Hello all! Last week’s game was a classic RTS, in which every aspect was designed to facilitate the complete destruction of your enemies.
Today brings us to a so-called “GTA clone,” which could have been something really special if it wasn’t such a mess. It’s still pretty cool to me, though.
True Crime: New York City is the 2nd and last entry in the full of potential, but ill-fated True Crime series. I wrote about the first one way back, as well as it’s spiritual successor. In this PS2/GameCube/Xbox entry, you play as Marcus Reed, a gangster turned cop (here the “PDNY” as opposed to NYPD). You investigate some kind of case involving I guess money and who the hell even knows. See, despite an all-star cast (Laurence Fishburne, Christopher Walken, Mariska Hargitay, Mickey Rourke, and even Redman as a bonus character), the overly serious plot and underdeveloped characters fall flat. The developers traded Streets of LA’s goofy charm for a more serious, grounded tone. You don’t fight dragons or zombies in NYC, but the plot is forgettable and mundane; I struggle to remember much of it despite replaying it. It’s too bland to care.
Likewise, the game doens’t play very differently from the last entry. Like GTA, you roam around a sandbox in whatever car you’ve stolen, doing missions and, in this case, stopping crimes. I always felt True Crime handled shooting and fighting better than GTA, but it’s still kinda clunky. Basically, everything I said about Streets of LA applies here, as far as the actual gameplay stands.
In short, True Crime: NYC is a hard sell. I still like it (in fact, I loved it back in the day), but it’s kind of a mess. It’s buggy as hell, it freezes often, and the framerate is generally in the lower teens. Also, the graphics, from a technical standpoint, are hideous. But I liked it so much because it felt like my home was represented accurately in video games for the first time.
A lot of games from this era take place in New York City; the Spider-Man games, Indigo Prophecy, Driver, The Godfather, and Max Payne, just to name a few. But those portrayals of NYC were always off, something a native like me could point out right away. Max Payne and Indigo Prophecy in particular had a distinct European influence behind their versions of Manhattan, whereas The Godfather went with a more cinematic mishmash of NYC’s general feel and layout. True Crime: NYC, on the other hand, featured a GPS-accurate map of Manhattan to wreak havoc in. The street you’re on is displayed on the top of the screen as you drive, the color scheme is dead-on, landmarks such as the Flatiron Building, Woolworth Building, Penn Station...so many exist in the game. You can visit Times Square, ride subways (most of the stations don’t look like they do in the game anymore, but quite a few still do), and visit the legendary CBGB in lower Manhattan.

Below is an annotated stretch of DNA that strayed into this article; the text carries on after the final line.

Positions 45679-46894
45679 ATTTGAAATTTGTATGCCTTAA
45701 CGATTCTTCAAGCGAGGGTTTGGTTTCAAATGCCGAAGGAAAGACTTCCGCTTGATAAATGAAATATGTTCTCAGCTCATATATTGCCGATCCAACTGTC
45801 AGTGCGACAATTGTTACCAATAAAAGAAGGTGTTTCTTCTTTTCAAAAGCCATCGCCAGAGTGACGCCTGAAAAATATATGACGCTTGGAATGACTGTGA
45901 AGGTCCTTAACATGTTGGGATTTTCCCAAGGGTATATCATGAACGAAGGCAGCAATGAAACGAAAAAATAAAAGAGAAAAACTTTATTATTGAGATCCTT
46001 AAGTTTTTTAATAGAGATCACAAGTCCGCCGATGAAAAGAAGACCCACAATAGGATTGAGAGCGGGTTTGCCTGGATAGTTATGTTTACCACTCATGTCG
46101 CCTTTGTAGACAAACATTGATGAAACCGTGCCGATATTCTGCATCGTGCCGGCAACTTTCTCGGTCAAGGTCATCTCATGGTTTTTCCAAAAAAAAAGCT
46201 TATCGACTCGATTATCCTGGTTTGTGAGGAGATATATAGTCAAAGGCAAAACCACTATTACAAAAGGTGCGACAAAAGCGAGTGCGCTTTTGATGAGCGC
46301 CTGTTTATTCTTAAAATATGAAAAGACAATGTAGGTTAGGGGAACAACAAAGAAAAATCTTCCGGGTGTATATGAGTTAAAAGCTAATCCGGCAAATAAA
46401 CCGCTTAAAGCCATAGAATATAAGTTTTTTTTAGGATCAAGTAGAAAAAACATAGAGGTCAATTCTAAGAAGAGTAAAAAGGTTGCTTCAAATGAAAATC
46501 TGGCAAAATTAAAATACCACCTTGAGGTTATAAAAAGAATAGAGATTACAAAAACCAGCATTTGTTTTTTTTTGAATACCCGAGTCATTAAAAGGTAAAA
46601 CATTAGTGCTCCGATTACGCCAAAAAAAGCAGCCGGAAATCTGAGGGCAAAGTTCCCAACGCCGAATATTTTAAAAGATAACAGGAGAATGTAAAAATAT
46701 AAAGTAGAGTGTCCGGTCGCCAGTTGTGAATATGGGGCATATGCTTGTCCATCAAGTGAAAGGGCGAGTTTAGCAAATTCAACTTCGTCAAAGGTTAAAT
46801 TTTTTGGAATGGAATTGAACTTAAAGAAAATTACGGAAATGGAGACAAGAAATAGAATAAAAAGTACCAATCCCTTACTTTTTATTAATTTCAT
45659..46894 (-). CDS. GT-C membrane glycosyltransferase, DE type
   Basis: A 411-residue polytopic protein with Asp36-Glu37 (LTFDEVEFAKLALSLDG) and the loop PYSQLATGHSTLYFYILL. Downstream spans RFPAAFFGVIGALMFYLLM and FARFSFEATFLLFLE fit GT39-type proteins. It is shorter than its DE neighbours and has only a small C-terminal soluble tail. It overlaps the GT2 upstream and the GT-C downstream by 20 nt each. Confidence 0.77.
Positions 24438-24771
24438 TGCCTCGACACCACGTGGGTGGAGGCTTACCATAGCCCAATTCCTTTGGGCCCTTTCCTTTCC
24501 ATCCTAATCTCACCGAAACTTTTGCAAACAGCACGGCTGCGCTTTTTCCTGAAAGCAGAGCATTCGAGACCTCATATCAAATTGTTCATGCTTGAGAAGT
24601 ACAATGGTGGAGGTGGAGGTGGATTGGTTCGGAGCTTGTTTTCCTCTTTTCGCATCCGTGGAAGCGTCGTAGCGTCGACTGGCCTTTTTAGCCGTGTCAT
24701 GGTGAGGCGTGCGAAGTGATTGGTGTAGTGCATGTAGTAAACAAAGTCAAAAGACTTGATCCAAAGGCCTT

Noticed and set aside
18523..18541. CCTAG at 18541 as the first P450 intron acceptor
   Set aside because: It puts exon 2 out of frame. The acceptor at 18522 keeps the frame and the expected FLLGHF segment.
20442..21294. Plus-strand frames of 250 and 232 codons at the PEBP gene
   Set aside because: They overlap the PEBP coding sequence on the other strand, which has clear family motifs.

I mean, you can go inside CBGB. TC: NYC offered you the ability to enter bars and shops. They all more or less looked the same, but there was something special about being able to go inside so many places, when a lot of games in this genre didn’t, at the time. It made this virtual Manhattan feel more lived-in, and real. I remember playing one day and deciding to drive up to a bar I knew; my father had taken me there once. I wanted to see if it was there, in the game. Not only was it there, on Murray street where it belonged, but the surrounding architecture and even the scaffolding on the buildings were all accurate. In 2005, long before Google Street View, this was almost surreal. Driving uptown to where my grandmother lived, on 181st Street, I would find myself driving downhill on a road divided my a fenced off patch of grass and trees, with a small opening you could walk through to cross the street. Again, this was dead-on, although my grandmother’s building was sadly different. It was crazy, though—here was my home city, laid out virtually, 12 years ago. How could I not love that?
I’m reasonably sure I spent more time exploring in True Crime: New York City than I did playing the story and missions. As I said, the game itself is a trainwreck; buggy, janky...it barely even functions, thanks to a rushed holiday release. But at the time, it was the virtual tourism that hooked me. I can’t really overlook the myriad problems with the game, but damn if it wasn’t cool to see Manhattan fully realized in a video game. It’s worth that much, I guess. Sometimes a game is just one thing, and sometimes that’s okay, depending on what that thing is. A great representation of Manhattan is a bit subjective; I can’t see this mattering as much to someone who lives in Georgia or something, but...I dunno. Sometimes a game is what you make of it.
Thanks always for reading this possibly too-long series of goofy, rambling articles. I have a Twitter and I like talking to people, so follow me!
Next week’s game is one everyone hated, but I kind of like. You solve a murder in this one...your own. Dun-dun-dunnnnnn.